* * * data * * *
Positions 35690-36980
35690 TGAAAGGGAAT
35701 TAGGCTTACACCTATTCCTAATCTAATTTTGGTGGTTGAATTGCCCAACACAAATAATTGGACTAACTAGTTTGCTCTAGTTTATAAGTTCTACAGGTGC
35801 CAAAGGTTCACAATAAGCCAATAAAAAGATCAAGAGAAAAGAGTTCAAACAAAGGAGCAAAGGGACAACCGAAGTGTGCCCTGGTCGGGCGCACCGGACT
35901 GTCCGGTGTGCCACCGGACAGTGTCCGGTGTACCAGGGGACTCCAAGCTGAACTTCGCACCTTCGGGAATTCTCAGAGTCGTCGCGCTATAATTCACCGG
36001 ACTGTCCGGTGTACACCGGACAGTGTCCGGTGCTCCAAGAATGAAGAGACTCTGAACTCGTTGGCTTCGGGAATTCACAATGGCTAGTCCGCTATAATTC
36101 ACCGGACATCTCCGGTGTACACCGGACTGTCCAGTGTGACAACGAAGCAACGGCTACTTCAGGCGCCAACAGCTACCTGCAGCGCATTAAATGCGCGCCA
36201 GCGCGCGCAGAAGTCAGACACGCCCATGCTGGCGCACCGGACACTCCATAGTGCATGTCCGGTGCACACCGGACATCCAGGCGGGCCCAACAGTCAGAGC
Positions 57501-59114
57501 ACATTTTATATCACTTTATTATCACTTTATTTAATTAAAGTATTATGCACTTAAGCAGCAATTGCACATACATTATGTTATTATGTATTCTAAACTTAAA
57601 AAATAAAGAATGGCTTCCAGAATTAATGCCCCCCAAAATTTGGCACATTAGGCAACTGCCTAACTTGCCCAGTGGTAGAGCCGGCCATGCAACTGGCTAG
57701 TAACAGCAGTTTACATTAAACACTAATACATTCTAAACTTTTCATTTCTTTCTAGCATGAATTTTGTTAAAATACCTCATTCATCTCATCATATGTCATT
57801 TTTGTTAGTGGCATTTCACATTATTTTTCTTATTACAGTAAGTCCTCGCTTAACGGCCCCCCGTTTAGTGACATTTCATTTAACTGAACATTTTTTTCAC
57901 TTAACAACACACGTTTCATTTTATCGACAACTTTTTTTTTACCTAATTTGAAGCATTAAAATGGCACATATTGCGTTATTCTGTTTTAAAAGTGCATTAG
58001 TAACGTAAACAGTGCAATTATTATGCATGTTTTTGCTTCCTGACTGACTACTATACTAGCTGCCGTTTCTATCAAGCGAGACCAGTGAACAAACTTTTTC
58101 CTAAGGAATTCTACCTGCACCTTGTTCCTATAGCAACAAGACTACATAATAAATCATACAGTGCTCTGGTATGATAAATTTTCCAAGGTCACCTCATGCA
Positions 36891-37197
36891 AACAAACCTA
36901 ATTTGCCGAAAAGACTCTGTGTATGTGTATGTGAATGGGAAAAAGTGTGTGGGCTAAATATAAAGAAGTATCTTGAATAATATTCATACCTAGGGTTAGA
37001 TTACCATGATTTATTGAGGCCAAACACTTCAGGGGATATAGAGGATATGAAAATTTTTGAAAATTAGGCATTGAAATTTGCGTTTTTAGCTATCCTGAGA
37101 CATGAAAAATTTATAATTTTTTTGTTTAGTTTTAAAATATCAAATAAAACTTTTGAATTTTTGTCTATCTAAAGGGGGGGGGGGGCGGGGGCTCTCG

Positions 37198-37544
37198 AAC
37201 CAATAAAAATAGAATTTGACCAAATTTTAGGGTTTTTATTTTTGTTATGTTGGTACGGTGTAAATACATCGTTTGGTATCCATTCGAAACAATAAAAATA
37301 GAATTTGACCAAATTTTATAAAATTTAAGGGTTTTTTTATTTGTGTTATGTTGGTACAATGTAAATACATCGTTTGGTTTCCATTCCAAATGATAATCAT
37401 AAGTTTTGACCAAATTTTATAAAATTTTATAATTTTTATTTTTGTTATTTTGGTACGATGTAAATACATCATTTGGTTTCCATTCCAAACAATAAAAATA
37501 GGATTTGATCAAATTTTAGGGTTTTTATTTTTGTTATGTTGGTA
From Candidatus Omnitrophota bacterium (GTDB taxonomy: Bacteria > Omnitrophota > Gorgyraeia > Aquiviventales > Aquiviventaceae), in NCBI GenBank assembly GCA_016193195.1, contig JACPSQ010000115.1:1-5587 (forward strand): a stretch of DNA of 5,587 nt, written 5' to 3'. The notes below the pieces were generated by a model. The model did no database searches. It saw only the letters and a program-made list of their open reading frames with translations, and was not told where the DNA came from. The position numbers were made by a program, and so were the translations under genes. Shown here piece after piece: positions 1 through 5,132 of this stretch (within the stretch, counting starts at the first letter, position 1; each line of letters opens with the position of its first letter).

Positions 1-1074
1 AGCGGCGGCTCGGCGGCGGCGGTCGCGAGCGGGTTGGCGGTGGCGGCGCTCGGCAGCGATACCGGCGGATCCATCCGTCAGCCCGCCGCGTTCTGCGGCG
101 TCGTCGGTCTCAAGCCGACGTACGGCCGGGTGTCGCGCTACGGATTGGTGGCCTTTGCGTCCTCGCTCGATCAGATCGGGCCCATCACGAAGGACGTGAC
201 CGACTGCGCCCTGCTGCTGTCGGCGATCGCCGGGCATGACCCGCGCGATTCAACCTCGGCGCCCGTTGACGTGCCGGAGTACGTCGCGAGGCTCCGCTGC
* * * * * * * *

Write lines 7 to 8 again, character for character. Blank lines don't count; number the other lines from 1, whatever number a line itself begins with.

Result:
36101 ACCGGACATCTCCGGTGTACACCGGACTGTCCAGTGTGACAACGAAGCAACGGCTACTTCAGGCGCCAACAGCTACCTGCAGCGCATTAAATGCGCGCCA
36201 GCGCGCGCAGAAGTCAGACACGCCCATGCTGGCGCACCGGACACTCCATAGTGCATGTCCGGTGCACACCGGACATCCAGGCGGGCCCAACAGTCAGAGC